From A for Avoidance of Waste to Z for Zero Emissions
Environmental stewardship has many facets. From carefully separating trash and turning down the heating to buying sustainable products, we can make small changes in many aspects of our day-to-day lives to do something beneficial for the environment. This holds especially true for companies, which can have a major impact by making specific, targeted modifications to their processes and procedures. For this reason, we take a holistic approach to environmental stewardship. We know that our business operations affect the environment, generating greenhouse gas emissions, wastewater and waste. In addition, we use materials that can adversely affect the environment if not handled properly, so we closely monitor detrimental emissions into the air, water and soil and do our best to prevent them. Moreover, we strive to utilize natural resources such as energy, water and materials as efficiently as possible.
From Paris to Darmstadt
Climate change is one of the major challenges facing us in the 21st century. At the United Nations Climate Change Conference held in Paris in 2015, 195 of the world's nations adopted the Paris Agreement, which aims to keep the increase in global average temperature to well below 2 °C above pre-industrial levels and to pursue efforts to limit the increase to 1.5 °C. We, too, are doing our part to help stem climate change because we believe that climate protection and energy efficiency will pay off in the long run - for both the environment and our business.
Our climate actions:
Executing energy efficiency measures, purchasing more electricity from renewable sources, and minimizing our process emissions are key elements in our climate mitigation efforts. To keep the greenhouse gases arising from the transportation of our products as low as possible, we ship our goods by boat rather than plane, when feasible.
Our climate target by 2040
is the year by which we aim to achieve climate neutrality.
Our climate targets by 2030
By 2030, we intend to reduce our direct and indirect greenhouse gas emissions (Scope 1 and 2) by 50% (2020 baseline).
We aim to cover 80% of our purchased electricity with renewables by 2030.
We plan to cut indirect emissions from the value chain (Scope 3) by 1,500 metric kilotons of CO2 equivalents.
Less waste, more recycling
When it comes to waste, we firmly believe in prevention, recovery and recycling. We attempt to prevent waste by developing new production processes and optimizing existing ones. However, it is not (yet) possible to avoid waste altogether, so we diligently separate the trash that we do generate. This allows valuable raw materials to be recovered and transformed into new products, thereby supporting a circular economy. We discard the unrecyclable waste in an environmentally sustainable manner in line with the strictest waste disposal standards. To track the amount of waste we produce, we have developed a Waste Score, an indicator that helps us identify the areas where we can accelerate our waste reduction efforts or step up material recycling and recovery.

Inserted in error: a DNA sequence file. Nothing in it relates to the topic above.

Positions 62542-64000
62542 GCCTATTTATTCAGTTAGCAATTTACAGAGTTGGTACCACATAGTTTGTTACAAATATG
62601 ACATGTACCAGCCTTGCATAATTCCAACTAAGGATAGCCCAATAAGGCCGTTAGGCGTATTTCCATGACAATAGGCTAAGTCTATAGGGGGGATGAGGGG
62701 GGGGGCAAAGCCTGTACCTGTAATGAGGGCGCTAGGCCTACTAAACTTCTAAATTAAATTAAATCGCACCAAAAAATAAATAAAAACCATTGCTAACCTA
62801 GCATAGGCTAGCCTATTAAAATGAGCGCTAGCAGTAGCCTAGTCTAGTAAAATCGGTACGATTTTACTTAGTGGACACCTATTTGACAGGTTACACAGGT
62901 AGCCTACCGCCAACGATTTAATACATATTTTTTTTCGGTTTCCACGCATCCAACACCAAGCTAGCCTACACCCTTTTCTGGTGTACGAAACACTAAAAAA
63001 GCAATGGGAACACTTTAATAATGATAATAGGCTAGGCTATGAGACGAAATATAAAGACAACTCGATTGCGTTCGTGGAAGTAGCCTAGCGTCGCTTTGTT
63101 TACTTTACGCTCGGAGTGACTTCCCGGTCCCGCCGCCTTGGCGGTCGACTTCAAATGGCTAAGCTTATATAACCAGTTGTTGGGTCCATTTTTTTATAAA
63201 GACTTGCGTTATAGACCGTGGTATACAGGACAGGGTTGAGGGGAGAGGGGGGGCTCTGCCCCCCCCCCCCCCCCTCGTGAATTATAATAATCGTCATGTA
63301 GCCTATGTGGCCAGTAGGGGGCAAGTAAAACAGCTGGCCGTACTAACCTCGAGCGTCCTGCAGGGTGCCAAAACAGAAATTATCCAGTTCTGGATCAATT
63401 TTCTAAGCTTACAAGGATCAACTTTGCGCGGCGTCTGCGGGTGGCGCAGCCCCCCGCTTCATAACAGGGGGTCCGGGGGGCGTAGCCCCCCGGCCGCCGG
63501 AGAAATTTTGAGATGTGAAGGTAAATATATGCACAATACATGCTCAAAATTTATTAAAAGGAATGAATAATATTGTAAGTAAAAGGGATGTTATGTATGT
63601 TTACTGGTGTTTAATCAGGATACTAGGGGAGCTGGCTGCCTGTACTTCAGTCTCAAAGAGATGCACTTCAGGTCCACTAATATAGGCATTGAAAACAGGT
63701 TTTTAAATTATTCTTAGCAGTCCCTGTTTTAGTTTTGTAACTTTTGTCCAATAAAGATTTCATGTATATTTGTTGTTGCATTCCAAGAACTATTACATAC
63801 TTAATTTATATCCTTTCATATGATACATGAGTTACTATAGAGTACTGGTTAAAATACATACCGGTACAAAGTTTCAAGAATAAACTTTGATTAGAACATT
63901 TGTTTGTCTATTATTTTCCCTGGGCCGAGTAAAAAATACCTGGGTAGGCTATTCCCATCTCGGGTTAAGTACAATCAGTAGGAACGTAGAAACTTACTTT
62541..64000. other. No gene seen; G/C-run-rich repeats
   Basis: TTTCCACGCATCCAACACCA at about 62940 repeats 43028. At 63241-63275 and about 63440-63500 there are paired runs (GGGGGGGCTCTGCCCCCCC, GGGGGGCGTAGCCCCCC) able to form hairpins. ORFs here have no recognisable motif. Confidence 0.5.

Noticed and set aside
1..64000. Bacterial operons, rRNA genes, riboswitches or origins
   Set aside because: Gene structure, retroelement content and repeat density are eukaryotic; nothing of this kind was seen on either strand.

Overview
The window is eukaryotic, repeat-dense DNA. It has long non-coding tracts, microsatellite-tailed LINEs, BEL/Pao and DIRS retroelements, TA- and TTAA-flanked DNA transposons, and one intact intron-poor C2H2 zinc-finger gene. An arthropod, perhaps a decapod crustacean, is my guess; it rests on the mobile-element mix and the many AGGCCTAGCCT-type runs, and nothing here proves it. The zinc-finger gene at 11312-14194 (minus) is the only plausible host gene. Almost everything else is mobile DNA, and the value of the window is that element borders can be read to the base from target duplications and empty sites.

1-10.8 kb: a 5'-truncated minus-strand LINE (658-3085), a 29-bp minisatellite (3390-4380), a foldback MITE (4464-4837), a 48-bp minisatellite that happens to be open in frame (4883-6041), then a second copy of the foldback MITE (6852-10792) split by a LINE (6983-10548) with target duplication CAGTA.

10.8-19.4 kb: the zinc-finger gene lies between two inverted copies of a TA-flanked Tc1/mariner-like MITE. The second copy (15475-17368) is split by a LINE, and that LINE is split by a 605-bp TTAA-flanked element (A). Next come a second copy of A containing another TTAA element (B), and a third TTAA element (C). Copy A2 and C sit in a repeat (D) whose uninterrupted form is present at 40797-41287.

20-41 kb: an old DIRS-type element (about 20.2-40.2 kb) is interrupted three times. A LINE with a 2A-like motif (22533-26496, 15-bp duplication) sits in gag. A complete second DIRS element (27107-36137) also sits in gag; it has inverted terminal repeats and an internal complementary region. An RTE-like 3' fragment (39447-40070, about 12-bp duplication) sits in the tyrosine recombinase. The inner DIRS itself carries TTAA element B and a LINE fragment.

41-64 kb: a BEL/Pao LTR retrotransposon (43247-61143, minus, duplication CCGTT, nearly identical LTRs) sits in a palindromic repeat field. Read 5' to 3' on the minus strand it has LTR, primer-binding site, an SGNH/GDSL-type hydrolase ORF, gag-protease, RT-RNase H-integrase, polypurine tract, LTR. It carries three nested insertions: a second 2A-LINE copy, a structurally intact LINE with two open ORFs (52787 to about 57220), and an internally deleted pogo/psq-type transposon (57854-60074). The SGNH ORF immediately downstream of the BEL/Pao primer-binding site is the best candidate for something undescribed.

We are working to reduce our Waste Score by 5% by 2025 (relative to 2016).
is how much we recycled out of our total waste of 231 metric kilotons in 2020.
Water: A precious resource
With water scarcity affecting more and more regions worldwide, responsible water management is of key importance to us, especially as we too depend on water to manufacture our products. Our wastewater may contain traces of substances such as heavy metals or active pharmaceutical ingredients, making it our responsibility to minimize the impact of our wastewater across all our sites. To us, sustainable water stewardship means not harming the aquatic ecosystems from which we obtain freshwater, or into which we discharge treated wastewater. Our water management practices comply with all applicable water protection laws, which are becoming increasingly stringent.
We take a systematic approach to analyzing our water use data, utilizing tools such as the Water Risk Filter of the World Wide Fund For Nature (WWF) and the Aqueduct Water Risk Atlas of the World Resources Institute (WRI). These instruments help us determine whether a site is located in a water-stressed area, a situation that develops when more water is withdrawn than is renewed.
To boost our water efficiency, we have created a new Water Intensity Score in 2020 that reflects the amount of water withdrawn at a given site relative to the local availability of water and the number of man-hours worked.
Water Intensity Score
We have committed to improving our Water Intensity Score by 10% by 2025 (2019 baseline).
Sustainability by numbers
Key figures help us to assess how sustainable our company is. They enable us to measure our progress.Explore more
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Smart and green
We want to reduce the environmental and health impacts of our products across their entire life cycle.Explore more